The Republicans, since taking power in the House of Representatives, have become the poster-party for internecine faction-fighting (also in the growing Republican minority in the Senate).
To close widening expenditure gaps in the federal budget, either the government must spend less or tax more.
"Tax more" is out of the question for Republicans, all the more so because they have cast any attempt to cut wasteful and immoral subsidies as a tax increase.
"Spend less" will mean cutting the budget to the bone, and then further. Only huge Republican majorities in both Houses of Congress with a like-minded President will ever hope of accomplishing such a task. Even if the Republicans swept the national elections, there is scant evidence that the GOP would abandon its tax-cut and spend ways, as it did in 2000 and 2005-2007.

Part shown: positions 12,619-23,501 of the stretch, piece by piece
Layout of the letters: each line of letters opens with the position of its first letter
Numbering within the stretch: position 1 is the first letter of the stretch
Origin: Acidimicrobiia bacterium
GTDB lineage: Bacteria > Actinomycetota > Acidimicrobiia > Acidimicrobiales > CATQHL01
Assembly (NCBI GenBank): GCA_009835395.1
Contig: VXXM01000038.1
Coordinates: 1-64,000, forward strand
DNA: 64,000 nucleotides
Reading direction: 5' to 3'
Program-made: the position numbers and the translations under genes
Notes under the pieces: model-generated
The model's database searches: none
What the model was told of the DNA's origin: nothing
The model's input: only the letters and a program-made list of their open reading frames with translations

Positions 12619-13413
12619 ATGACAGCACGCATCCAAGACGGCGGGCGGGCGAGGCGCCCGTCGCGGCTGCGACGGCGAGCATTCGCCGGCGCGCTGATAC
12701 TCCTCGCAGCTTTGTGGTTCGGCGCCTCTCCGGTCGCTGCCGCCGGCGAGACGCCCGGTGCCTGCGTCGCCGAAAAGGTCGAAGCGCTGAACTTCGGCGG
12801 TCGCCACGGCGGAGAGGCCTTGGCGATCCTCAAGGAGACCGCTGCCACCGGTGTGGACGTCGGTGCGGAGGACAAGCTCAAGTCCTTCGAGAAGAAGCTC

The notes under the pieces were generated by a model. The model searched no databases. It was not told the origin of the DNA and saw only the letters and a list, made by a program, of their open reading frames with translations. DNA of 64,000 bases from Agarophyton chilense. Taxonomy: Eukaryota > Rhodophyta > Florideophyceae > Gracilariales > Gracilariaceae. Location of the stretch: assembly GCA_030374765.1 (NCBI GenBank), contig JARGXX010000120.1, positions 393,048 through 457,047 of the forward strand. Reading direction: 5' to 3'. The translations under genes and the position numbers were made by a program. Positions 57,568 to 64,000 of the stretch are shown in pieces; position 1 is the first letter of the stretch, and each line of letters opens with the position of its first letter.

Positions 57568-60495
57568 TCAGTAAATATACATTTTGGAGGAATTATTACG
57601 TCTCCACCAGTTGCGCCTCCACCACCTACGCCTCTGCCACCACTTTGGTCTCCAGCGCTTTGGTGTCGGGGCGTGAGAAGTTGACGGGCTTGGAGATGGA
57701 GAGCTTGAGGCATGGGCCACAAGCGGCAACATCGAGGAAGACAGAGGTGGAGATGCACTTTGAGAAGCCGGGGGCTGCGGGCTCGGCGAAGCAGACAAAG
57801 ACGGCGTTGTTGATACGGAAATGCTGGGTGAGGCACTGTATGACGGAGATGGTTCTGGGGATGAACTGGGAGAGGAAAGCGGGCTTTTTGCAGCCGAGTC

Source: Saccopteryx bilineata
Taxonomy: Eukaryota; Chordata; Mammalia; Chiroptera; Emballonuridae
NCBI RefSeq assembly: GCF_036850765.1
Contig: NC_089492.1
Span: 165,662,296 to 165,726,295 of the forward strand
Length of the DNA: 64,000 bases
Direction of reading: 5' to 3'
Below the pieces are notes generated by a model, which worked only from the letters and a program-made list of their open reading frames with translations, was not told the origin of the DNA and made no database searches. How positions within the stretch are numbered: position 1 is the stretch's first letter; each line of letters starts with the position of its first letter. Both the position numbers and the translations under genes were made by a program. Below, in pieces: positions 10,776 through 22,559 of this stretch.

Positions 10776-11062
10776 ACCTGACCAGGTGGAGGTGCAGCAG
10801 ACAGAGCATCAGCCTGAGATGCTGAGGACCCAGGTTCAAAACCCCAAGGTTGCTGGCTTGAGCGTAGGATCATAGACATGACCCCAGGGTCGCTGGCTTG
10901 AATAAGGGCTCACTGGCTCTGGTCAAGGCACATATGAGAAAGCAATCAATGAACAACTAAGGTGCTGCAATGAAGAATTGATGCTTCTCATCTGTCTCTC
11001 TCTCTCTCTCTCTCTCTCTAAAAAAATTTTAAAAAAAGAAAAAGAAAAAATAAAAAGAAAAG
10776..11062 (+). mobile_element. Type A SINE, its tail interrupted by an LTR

Senator Tom Coburn, who is not afraid to tackle sacred cows like Veteran's affairs, wants to end the $6 billion dollar subsidy for ethanol, a fruitless program wasting food resources better allocated to feeding people than lining gas interests with taxpayer money. Democrats are willing to join with him to stop this federal appropriation. Republican candidates for President, however, must be wary about cutting off a sacred subsidy to the state of Iowa, whose caucus will make or break a Presidential run in 2012.
Cut, cut, cut . . .everyone likes the heated rhetoric. But where, and how much? Those questions must be answered and implemented as soon as possible, regardless of current party affiliation.